• Organization for Sustainable Development and Research (OSDR)

We seem to be in good hand. That’s what our project leader’s name implies anyway: Jonathan Goodhand. At least when he begins his opening speech with the words, “I didn’t start (my studies) with this. But I just kind of fell into it,” I feel he’s speaking for me and the rest of the Shan fighters as well. Hadn’t we started with lofty ideas of winning freedom for our people and then somehow drugs were there on the way?



Jonathan goodhand
Jonathan Goodhand

The overarching question, as the PowerPoint presentation that was sent late last year points out, for participants to answer during the 4 year research is:


How can war economies be transformed into peace economies in regions experiencing, or recovering, from armed conflict?


Sub-questions are to focus on:

  • Historical conditions
  • How drug economies shape the dynamics of state fragility and armed conflict
  • How drugs influence livelihoods and health outcomes
  • Impacts of counter narcotics and development efforts on conflict, livelihoods and health
  • How international policies can be better geared


All the three countries, which together account for more than 90% of all illegal opium/heroin and more than 50% of cocaine share similarities:

  • Years of war and conflict
  • Complicated and difficult peace processes
  • Poverty among poppy and coca farmers
  • Different figures of annual output being released by UN, US and national agencies
  • Involvement by international actors


There are of course differences too:

  • Different histories
  • Different states of peace negotiations
  • Varying role of international actors
  • Different types of conflict, types of states and levels of development


I have noticed also that when people think of Afghanistan, they tend to think of opium. With Myanmar, it’s Yaba (methamphetamines). With Colombia, it’s cocaine. Few people, particularly in the East, are aware than it has also been a major supplier of opium/heroin for the United States. (Will need to find out if it’s the main reason for the falling of opium prices in the Shan State in recent years)


The day ends with a sumptuous dinner at the Marquis of Cornwallis ,where a painting of the general being defeated by Washington in 1781 at Yorktown is hung.


I have a very interesting conversation with two ladies from Colombia. One thinks FARC made a terrible mistake by laying down their arms. “People don’t feel protected from the Army anymore.” Answering my question whether it can become a regional government,  she says, “No, not even a local government.”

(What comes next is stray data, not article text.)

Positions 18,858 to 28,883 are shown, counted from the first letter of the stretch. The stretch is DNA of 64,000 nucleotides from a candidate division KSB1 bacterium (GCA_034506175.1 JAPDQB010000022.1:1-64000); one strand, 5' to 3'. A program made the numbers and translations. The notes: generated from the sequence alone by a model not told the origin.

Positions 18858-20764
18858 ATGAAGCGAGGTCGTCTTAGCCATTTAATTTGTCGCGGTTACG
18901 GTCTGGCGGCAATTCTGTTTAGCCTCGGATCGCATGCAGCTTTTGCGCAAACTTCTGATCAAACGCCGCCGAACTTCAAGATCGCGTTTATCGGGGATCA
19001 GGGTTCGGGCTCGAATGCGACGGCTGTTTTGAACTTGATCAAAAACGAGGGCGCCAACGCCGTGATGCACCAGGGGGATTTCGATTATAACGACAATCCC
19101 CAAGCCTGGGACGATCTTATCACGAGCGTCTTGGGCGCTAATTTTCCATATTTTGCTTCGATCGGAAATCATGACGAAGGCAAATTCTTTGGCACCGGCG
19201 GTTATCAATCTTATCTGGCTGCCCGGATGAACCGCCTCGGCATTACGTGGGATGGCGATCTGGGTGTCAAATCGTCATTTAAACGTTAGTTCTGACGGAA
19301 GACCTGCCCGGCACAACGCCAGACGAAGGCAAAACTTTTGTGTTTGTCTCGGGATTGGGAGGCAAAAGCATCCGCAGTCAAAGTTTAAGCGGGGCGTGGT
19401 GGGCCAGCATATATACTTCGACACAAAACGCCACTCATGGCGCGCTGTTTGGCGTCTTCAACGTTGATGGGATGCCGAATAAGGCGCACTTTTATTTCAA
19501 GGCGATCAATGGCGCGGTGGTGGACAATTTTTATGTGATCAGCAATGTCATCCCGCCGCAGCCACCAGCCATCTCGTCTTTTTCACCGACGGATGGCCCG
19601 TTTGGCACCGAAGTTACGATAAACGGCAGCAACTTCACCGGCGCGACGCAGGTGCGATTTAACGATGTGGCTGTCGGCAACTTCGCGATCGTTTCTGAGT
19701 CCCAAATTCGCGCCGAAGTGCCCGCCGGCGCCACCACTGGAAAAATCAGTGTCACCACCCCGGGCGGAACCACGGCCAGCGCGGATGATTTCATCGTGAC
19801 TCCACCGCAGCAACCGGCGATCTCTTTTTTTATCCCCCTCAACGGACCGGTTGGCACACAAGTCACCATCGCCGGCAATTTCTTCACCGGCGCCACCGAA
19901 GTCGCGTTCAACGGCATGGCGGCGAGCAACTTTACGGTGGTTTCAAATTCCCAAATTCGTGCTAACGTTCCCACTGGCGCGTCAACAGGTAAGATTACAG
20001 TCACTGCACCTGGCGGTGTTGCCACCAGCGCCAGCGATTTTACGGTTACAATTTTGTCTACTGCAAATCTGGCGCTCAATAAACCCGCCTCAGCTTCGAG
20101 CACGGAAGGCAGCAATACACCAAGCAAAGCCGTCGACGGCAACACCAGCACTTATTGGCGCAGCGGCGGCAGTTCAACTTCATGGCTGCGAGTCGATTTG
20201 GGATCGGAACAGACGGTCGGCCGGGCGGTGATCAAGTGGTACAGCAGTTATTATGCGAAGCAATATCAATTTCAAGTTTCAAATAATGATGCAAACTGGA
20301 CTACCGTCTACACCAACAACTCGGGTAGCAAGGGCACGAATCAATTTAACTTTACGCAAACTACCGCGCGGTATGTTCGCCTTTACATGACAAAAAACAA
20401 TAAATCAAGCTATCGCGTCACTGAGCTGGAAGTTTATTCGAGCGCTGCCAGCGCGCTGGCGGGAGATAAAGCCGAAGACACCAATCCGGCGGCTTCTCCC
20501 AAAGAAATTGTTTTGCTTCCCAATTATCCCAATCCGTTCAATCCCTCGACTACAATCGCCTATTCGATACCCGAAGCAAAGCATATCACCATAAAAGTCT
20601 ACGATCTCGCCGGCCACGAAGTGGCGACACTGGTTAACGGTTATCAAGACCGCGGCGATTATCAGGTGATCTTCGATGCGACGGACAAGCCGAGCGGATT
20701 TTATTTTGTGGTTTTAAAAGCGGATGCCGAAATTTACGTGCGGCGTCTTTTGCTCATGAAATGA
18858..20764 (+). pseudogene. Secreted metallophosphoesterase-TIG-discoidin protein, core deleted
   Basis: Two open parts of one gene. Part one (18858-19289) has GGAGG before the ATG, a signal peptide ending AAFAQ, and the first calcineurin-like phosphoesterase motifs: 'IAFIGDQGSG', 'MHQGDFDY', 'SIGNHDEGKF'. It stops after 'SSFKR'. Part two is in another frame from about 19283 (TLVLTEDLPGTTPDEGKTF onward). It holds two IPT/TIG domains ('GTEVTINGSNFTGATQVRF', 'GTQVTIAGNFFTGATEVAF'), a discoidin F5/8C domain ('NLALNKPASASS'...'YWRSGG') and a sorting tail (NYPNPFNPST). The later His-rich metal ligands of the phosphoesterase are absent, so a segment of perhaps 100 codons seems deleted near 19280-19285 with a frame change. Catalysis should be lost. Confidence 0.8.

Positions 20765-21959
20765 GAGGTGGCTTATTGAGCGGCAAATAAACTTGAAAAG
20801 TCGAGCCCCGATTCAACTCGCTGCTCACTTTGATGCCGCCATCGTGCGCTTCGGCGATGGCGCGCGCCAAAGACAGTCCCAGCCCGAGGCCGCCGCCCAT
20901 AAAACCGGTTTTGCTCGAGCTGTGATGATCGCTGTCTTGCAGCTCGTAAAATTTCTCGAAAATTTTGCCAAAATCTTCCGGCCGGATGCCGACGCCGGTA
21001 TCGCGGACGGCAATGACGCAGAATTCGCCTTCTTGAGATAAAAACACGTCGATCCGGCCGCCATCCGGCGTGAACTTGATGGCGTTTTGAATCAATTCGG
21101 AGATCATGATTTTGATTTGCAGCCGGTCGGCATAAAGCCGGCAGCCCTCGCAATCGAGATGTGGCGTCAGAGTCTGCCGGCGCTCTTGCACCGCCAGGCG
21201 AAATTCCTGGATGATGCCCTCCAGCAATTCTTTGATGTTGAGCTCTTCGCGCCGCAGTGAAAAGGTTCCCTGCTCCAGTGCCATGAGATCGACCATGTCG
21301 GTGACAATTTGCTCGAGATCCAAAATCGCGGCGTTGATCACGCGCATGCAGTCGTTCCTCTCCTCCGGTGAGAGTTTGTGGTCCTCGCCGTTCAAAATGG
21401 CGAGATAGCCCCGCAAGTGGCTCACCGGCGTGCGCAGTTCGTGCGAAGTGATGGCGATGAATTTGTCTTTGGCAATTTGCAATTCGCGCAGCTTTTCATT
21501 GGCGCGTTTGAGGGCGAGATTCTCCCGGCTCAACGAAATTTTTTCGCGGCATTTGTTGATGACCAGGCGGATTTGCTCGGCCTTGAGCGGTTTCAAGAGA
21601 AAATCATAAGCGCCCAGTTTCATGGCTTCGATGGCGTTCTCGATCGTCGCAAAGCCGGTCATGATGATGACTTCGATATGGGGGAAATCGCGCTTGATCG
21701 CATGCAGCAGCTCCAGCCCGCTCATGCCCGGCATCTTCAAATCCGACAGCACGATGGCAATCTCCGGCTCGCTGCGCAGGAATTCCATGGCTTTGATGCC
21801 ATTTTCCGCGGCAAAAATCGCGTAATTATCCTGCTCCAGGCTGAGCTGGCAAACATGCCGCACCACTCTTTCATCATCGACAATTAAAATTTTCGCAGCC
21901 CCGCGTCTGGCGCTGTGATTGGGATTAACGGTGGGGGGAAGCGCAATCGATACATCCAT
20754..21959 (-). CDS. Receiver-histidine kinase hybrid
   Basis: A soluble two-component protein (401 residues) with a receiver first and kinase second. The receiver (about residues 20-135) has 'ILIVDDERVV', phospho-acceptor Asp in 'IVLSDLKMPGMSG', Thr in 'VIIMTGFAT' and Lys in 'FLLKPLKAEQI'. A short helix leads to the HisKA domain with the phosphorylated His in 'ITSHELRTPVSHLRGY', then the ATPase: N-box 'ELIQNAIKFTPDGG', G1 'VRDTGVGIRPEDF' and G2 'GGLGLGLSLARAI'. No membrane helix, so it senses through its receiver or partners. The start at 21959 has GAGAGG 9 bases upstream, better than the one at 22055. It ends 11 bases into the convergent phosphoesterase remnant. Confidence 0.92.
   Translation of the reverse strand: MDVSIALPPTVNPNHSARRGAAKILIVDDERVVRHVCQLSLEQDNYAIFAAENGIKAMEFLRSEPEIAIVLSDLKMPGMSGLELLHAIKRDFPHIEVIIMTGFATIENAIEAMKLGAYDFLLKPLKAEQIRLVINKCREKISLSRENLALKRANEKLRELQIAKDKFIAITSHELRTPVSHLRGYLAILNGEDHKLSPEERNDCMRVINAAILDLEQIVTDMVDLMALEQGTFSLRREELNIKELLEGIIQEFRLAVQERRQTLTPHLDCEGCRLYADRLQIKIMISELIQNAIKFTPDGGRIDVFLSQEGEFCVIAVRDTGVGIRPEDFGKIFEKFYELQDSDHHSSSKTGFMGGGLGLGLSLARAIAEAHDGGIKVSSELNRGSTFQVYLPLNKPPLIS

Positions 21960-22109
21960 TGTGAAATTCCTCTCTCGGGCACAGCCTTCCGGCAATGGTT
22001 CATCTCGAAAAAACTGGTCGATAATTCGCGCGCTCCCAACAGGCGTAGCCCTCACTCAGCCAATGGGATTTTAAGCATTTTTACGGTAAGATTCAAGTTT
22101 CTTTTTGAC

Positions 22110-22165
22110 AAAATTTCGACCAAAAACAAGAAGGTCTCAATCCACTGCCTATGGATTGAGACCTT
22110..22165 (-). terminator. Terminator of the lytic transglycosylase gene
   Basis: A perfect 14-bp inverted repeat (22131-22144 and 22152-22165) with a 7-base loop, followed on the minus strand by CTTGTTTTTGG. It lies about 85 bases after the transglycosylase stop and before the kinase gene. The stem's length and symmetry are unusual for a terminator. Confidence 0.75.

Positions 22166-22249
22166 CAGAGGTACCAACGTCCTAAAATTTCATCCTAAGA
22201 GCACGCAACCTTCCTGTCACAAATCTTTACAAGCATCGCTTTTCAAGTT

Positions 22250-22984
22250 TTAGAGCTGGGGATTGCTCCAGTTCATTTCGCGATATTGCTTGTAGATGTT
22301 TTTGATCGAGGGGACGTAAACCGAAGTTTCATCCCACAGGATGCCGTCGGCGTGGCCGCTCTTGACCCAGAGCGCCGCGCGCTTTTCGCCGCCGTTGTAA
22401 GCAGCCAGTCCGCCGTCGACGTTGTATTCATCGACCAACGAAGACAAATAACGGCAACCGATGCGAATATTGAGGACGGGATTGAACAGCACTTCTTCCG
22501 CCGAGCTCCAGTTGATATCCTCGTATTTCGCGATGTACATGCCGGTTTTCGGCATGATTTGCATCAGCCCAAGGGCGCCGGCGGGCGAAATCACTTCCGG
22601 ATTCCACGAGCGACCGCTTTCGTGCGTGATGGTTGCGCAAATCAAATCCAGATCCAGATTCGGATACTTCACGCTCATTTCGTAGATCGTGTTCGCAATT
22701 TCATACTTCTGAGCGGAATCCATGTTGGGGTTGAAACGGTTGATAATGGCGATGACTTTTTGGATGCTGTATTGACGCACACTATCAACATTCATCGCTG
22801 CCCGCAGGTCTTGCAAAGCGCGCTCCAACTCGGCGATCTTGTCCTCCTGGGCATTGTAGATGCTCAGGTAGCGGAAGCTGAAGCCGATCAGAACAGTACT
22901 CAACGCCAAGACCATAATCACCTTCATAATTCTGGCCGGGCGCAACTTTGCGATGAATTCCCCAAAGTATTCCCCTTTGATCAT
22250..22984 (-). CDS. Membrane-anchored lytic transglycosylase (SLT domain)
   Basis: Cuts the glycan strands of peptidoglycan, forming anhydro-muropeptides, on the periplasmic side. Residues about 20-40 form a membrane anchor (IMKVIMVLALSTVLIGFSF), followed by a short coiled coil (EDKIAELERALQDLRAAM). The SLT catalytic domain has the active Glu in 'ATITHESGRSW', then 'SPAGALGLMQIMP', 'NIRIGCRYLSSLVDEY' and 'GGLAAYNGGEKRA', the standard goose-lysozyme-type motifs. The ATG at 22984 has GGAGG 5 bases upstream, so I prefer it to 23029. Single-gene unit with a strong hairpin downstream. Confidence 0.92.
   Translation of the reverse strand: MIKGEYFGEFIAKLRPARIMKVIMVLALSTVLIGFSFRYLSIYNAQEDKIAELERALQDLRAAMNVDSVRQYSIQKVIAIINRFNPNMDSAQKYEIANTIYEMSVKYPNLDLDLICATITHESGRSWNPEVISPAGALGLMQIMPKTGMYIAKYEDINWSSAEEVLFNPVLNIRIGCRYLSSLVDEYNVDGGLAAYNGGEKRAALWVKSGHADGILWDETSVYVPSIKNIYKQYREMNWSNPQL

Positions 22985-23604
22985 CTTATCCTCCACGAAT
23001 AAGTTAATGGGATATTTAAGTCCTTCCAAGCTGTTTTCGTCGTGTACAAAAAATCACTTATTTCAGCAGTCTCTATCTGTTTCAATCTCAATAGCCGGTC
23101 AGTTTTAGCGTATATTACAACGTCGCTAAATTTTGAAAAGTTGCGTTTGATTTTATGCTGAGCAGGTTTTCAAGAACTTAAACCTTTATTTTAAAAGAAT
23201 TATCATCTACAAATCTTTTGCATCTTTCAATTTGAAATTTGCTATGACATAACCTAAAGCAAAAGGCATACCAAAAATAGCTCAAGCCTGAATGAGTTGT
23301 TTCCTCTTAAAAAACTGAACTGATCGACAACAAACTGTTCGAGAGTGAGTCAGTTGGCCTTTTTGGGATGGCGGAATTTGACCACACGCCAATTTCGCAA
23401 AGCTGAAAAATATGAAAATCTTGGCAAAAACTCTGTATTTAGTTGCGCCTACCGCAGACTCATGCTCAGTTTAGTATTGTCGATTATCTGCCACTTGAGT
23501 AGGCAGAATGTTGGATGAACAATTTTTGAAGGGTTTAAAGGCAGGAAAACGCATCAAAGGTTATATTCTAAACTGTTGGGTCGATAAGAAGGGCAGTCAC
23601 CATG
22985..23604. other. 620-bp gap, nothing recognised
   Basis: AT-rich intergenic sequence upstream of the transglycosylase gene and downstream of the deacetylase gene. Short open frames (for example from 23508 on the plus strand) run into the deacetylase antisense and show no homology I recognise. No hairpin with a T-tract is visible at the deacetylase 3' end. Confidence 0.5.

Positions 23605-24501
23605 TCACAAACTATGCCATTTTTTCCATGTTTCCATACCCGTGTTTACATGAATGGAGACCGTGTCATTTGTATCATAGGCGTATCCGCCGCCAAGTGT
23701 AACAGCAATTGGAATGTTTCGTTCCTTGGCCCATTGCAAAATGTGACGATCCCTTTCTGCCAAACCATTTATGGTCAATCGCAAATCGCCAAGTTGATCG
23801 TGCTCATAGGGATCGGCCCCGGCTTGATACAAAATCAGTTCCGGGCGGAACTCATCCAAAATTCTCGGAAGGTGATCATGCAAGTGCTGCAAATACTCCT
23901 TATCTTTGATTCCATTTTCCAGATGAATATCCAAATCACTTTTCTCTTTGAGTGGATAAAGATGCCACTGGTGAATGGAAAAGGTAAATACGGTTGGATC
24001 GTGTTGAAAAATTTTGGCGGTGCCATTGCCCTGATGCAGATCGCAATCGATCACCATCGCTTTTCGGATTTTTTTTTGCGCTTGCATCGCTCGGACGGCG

The other lady is also a great admirer of the Dalai Lama like me. So we share a few firsthand experiences that we have had with him.



Day Three. Wednesday, 21 March 2018

However difficult life may seem
there is always something you can do
and succeed at.

Stephen Hawking (1942-2018)


Today we discuss about the challenges. Here are some of them:

  • Security in Kabul preventing access to research sites which can also pose as a problem to other partners in their respective countries
  • Which calls for the need to engage authorities, both state and non-state, for access. Agreement on ground rules for field researchers may be necessary
  • In Myanmar, presence of more than one armed group in a single township is not unusual. For example, in Namkham township, the Ta-ang National Liberation Army (TNLA) is reputedly all out against drugs, while a certain government supported militia force is reported to be deeply involved in the business
  • Sustainability, not just about “pack our bags and leave” when the final report is submitted


We also discuss at length about the Theory of Change, which I have never  heard until last month although it was developed some 20 years back. It defines long-term goals and then maps backward to identify necessary preconditions, which I think makes a lot of  sense. At the same time, I feel that to understand it better will require a lot of work and experience on my part.

The day ends with a dinner invitation by a young Shan from Monghsu working in London.



Day Four. Thursday, 22 March 2018

Old age comes with wisdom.
Only sometimes age comes alone.

Oscar Wilde (1854-1900)

Rechard Brittan
Richard Brittan, Managing Director of Alcis